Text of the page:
- H. L. Mencken


Dude, that's not legal.


Posted: Aug 27, 2020, 4:09 PM
 

A cop absolutely cannot shoot someone for striking them in the face once while resisting arrest.

That's arguably murder, at the very least voluntary manslaughter.

That's essentially what Michael Slager did.

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thank you


Posted: Aug 27, 2020, 4:26 PM
 

These arguments about use of deadly force are ridiculous. They are almost like saying we need an oppressive police state because everyone is so ignorant of due process.

How did we get here again?

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Because we have ignoramuses arguing things like


Posted: Aug 27, 2020, 4:46 PM
 

"a police officer cannot use deadly force when someone is resisting arrest" and that punching a cop in the face does not constitute the possibility of serious bodily injury.

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"Democracy is the theory that the common people know what they want, and deserve to get it good and hard."
- H. L. Mencken


If you were at a bar, and you saw two bros tussling and one


Posted: Aug 27, 2020, 4:57 PM
 

punched the other in the face, would you shoot the puncher dead?

Legally that's the exact thing you're advocating for. The cops don't have special licenses to kill because they're cops. They still have to abide by the same murder and self defense laws others do.

Sure if there's a 400lb boxer wailing on a 150lb cop and beating them to a bloody pulp, that's a different story but a suspect striking a police offer in the face is absolutely not per se legal grounds to use deadly force.

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Couple of things. If you are correct, why wouldn't every


Posted: Aug 27, 2020, 4:28 PM
 

suspect who has warrants or is guilty be better off fighting like #### every single time? That's absolutely absurd.

And to suggest that's murder is false. If a cop has struggle with a suspect and is danger of being knocked out and having their gun stolen, they certainly do have the right to use deadly force. You're full of ####.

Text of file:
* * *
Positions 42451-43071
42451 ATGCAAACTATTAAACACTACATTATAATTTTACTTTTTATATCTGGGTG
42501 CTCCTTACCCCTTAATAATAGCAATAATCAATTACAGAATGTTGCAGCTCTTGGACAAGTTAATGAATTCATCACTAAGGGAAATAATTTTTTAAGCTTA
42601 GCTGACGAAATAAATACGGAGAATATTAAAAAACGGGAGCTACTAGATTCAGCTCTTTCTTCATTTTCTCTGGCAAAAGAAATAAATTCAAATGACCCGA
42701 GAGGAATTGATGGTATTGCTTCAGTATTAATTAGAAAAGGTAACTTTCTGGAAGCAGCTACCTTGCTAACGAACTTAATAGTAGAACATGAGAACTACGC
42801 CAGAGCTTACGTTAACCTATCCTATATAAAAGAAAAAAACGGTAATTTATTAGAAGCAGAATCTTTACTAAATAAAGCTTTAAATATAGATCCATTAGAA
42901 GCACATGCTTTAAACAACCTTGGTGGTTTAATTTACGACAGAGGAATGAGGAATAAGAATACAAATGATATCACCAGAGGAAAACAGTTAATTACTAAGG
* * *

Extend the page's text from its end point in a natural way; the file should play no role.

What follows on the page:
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"Democracy is the theory that the common people know what they want, and deserve to get it good and hard."
- H. L. Mencken


I am correct. And no a cop cannot shoot someone if he's


Posted: Aug 27, 2020, 4:43 PM
 

"in danger of being knocked out."

If someone takes a police officer's gun, that's an entirely different situation beyond resisting arrest and physically fighting with a cop without a weapon.

My entire point is, "resisting arrest" is never per se grounds to use deadly force. Are there situations where an arrest can morph into a situation wherein it's lawful to use deadly force? Of course, that's true of two private citizens interacting. Police don't get special laws about shooting people because they are police. But just because someone tussles with the police, the police absolutely DO NOT have the legal authority to shoot them. That is a crime.

IDK why some people resist arrest and some don't. It doesn't mean you get away or don't get charged or get any ultimate benefit.

I do know that Assaulting a Police Officer While Resisting Arrest is a 10-year felony in SC so maybe that's enough of a deterrent for people not to do it. Maybe we don't need to have the threat of death to deter it.

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if a cop has to wait until someone takes his gun well

[1]
Posted: Aug 27, 2020, 4:45 PM
 

he will have a hard time shooting them

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When an officer uses deadly force he has to be able to


Posted: Aug 27, 2020, 4:52 PM
 

articulate why he reasonably thought that person posed a risk of death or serious bodily injury.

Obviously there are things short of pulling a gun that meets that standard but there are a lot of things people do that do not arise to that standard. The problem is, law enforcement is conditioned to not give the benefit of that doubt to black people--that's the whole problem.

If they have ANY doubt, they shouldn't pull the trigger.